While it would seem that the manosphere is exclusively the domain of miserable white men, there’s a surprising number of women among it, too. And so, throughout this week, we will present you with six features that explore the lives and beliefs of these women, from femcels to Honey Badgers: Who are they? What have they experienced in life to end up cavorting with men who — to varying degrees — deny their humanity? And why do we know so little about them?
Amy, a nurse practitioner with 14 years of experience working in ERs, was just trying to help. She had found a complaint on a hospital Facebook page from a mother who was furious that another nurse had injured her uncircumcised son by retracting his foreskin to put in a catheter. As a vocal advocate against circumcision, Amy has vowed to herself to educate nurses and parents on the benefits of foreskin and how to best take care of it. And so, in the spirit of education, she commented on the mother’s post with a screenshot of a textbook that stated no one should forcibly retract the foreskin prior to puberty.
Members of the impassioned anti-circumcision, or intactivist movement, took it from there. “People started calling into the hospital threatening the nurse, saying things like, ‘I would have punched her,’ ‘You need to sue her’ and ‘She needs to die,’” Amy tells me. “That made the hospital paranoid, and it really blew up things because of the threats.”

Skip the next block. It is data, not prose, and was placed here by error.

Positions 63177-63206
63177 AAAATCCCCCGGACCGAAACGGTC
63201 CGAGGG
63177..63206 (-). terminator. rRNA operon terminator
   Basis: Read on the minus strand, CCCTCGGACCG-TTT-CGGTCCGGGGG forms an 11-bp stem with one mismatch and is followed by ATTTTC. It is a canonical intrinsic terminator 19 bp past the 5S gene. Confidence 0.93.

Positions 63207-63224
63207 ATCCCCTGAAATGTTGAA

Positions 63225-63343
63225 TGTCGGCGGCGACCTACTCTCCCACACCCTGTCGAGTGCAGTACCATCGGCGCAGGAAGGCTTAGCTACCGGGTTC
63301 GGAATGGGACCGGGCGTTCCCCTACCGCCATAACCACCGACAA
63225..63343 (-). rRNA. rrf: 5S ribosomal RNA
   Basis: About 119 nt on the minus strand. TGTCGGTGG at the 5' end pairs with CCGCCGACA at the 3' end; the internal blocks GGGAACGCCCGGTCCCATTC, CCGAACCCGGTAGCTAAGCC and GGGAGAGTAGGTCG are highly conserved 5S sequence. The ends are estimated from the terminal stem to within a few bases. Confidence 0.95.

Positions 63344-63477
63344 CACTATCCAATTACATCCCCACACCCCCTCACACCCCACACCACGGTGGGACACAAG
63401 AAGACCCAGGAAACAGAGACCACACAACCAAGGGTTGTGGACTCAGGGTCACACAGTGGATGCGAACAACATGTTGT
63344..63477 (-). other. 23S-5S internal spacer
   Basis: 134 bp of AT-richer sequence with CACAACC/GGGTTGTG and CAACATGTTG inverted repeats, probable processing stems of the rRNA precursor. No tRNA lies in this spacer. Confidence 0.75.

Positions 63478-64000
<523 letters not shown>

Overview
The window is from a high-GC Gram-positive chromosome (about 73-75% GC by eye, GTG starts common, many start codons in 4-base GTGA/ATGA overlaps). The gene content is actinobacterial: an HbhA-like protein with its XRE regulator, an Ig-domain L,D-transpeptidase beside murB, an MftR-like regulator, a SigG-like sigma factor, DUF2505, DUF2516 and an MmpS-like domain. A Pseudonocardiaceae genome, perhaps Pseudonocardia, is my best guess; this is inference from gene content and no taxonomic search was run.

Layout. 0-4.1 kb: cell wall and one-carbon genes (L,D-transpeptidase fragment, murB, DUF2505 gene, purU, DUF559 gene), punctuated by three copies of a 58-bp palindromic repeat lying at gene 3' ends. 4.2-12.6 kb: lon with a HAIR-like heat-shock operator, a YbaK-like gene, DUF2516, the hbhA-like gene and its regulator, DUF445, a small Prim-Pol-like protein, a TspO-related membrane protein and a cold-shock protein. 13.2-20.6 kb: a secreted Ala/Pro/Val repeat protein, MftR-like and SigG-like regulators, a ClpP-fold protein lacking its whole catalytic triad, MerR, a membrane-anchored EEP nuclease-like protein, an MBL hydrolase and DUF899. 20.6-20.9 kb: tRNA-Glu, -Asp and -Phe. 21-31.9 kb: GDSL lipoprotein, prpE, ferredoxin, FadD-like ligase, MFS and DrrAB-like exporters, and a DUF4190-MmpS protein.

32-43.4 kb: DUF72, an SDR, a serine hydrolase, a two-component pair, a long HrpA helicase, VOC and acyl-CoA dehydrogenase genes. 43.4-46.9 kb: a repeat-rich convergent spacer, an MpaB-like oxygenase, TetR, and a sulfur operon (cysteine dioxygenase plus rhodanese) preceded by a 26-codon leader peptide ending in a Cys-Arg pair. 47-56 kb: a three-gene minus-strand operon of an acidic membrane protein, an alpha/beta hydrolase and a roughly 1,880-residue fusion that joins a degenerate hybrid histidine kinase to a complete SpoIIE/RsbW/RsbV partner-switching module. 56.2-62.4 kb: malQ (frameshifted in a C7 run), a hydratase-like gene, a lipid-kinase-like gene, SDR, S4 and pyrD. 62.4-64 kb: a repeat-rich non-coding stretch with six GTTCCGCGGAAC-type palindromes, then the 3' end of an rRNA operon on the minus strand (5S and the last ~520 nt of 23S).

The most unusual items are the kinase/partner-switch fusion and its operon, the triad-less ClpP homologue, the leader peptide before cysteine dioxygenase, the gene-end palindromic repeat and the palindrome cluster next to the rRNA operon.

Amy, a pseudonym, was conflicted about remaining anonymous for this story because she’s proud of her intactivism work, but given that her beliefs more or less got her fired from her hospital (and the fact that she’s currently fighting to get her job back), she felt she had no other choice. “I live in a high-cutting area, and my hospital makes a lot of money off of circumcision,” she says. “I’m in the trenches here.” Yet she also can’t help but defend herself: “Posting a nursing textbook page isn’t wrong. Yes, there were people making threats to the nurse, but I never made a threat. I always try to be professional and educate people. The goal is education because if parents are educated on the topic, they’re not going to want to circumcise.”
Until recently, intactivism has been predominantly represented by men protesting in white pants with blood-stained crotches — or at the very least, guys with some foreskin in the game. But anti-circumcision advocacy in health care is gendered in reverse: Female nurses who oppose the procedure are easy to find, but male doctors who feel the same are much more rare. And as more women join the intactivist movement, more nurses are becoming moles in the medical community.